Pike County voters will decide whether to continue the county’s sixth ESPLOST on in the Nov. 2 election. The school system said the funding would improve the school’s auditorium, upgrade the middle school HVAC, provide kitchen equipment where needed as well as paving and resurfacing, new buses, an elementary school roof, land for a future campus, floors, bleachers, goals and scoreboards for the high school gym, fieldhouse and weight room improvements, tennis courts and softball and baseball bleachers.
“The Education SPLOST is not a property tax. It provides a method of funding the cost of educational improvements and retires bond debt to which everyone, not just property owners, contributes,” said superintendent Dr. Michael Duncan. “Additionally, the sales tax is paid by everyone who shops or stays in Pike County, including visitors.”
The ESPLOST extension would be for five years or $14.6 million, whichever comes first. An Education Special Purpose Location Option Sales Tax (ESPLOST) allows local school districts the option to ask voters to continue the one penny sales tax to help fund school improvements. It can be used to pay for capital projects or to retire debt, but cannot be used to pay operating expenses, such as salaries. ESPLOSTs are enacted by a ballot referendum. According to the school system, ESPLOST funds have been used recently to purchase new computer hardware, new HVAC systems at the primary school, elementary school and high school and new roofs were installed at the high school and primary school.
“Without the extension of the current ESPLOST, most of the proposed projects could not be accomplished without property tax increases,” said Dr. Duncan. “According to the School District’s Accrediting Agency, COGNIA, we need to make improvements to facilities and upgrade technology resources. COGNIA will return in March of 2022 to determine if the school district is making progress. Furthermore, ESPLOST funding is critical for the school district to respond to the increase in student enrollment, modernize HVAC systems and the bus fleets as well as updating and modernizing a wide range of areas including the kitchens, restrooms and athletic facilities. Pirate Nation has supported education for many years, passing six ESPLOST referendums. Passage of this ESPLOST would be a strong demonstration of the communities’ continued support for its school children.”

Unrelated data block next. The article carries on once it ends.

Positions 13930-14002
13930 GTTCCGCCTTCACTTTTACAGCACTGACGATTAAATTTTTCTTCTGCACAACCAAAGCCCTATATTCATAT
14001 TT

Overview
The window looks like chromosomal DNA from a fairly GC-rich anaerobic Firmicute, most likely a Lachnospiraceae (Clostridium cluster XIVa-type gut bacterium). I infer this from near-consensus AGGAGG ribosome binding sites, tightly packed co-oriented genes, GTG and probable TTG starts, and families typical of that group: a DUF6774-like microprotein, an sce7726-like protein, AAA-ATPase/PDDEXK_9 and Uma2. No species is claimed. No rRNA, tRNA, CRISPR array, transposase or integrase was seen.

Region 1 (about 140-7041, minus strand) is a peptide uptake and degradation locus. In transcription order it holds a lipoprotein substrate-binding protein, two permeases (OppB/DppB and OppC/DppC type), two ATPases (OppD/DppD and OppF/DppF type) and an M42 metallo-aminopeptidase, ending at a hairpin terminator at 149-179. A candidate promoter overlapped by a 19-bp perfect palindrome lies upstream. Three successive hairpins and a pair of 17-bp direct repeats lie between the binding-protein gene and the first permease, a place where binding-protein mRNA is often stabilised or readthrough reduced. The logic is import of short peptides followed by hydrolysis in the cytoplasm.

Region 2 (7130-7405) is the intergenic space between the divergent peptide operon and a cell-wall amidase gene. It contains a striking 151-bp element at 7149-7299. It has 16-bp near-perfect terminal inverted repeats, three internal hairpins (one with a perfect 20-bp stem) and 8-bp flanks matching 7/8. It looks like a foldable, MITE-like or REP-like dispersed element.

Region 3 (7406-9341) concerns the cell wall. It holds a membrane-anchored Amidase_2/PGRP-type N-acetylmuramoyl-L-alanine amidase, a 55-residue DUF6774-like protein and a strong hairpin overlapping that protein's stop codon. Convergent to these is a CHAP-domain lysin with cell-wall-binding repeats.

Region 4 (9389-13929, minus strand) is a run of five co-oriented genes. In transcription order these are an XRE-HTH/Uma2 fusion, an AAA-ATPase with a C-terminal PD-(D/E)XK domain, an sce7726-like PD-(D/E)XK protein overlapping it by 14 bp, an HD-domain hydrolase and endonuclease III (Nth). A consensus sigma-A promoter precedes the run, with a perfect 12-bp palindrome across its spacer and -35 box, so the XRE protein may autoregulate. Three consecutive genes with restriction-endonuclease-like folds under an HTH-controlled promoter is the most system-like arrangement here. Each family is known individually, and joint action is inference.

Election Day is Nov. 2 Advanced in person voting will begin Tuesday, Oct. 12 due to the state holiday Oct. 11 and will run through Oct. 29 from 9 a.m. to 5 p.m. each day. Two Saturday voting opportunities will be offered, including Oct. 16 and 23 from 9 a.m. to 5 p.m. at the Board of Elections office at 81 Jackson Street in Zebulon. The last day for residents to register and be able to vote in the November election is Oct. 4. All precincts will be open on Election Day from 7 a.m. to 7 p.m. and the tallying of votes will be done at the Board of Elections in Zebulon.
“The ESPLOST extension helps take pressure off property taxes. Without ESPLOST, the funds would be raised through property taxes to complete required projects such as heating and cooling systems. Additionally, the children are not the only ones who benefit from good schools. The social and economic strength of a community is influenced by the school system. Good schools mean strong property values, well-prepared citizens, a thriving labor market, and an inviting atmosphere for both living and working. One of the key questions asked by industrial/commercial or residential prospects looking to move into a community is, ‘What is the quality of the schools?’ The passage of previous ESPLOSTs has enabled Pike County to have more modern school facilities and equipment without creating a burden on property taxpayers. For this reason, it would be wise for to consider ESPLOST renewal in years to come.”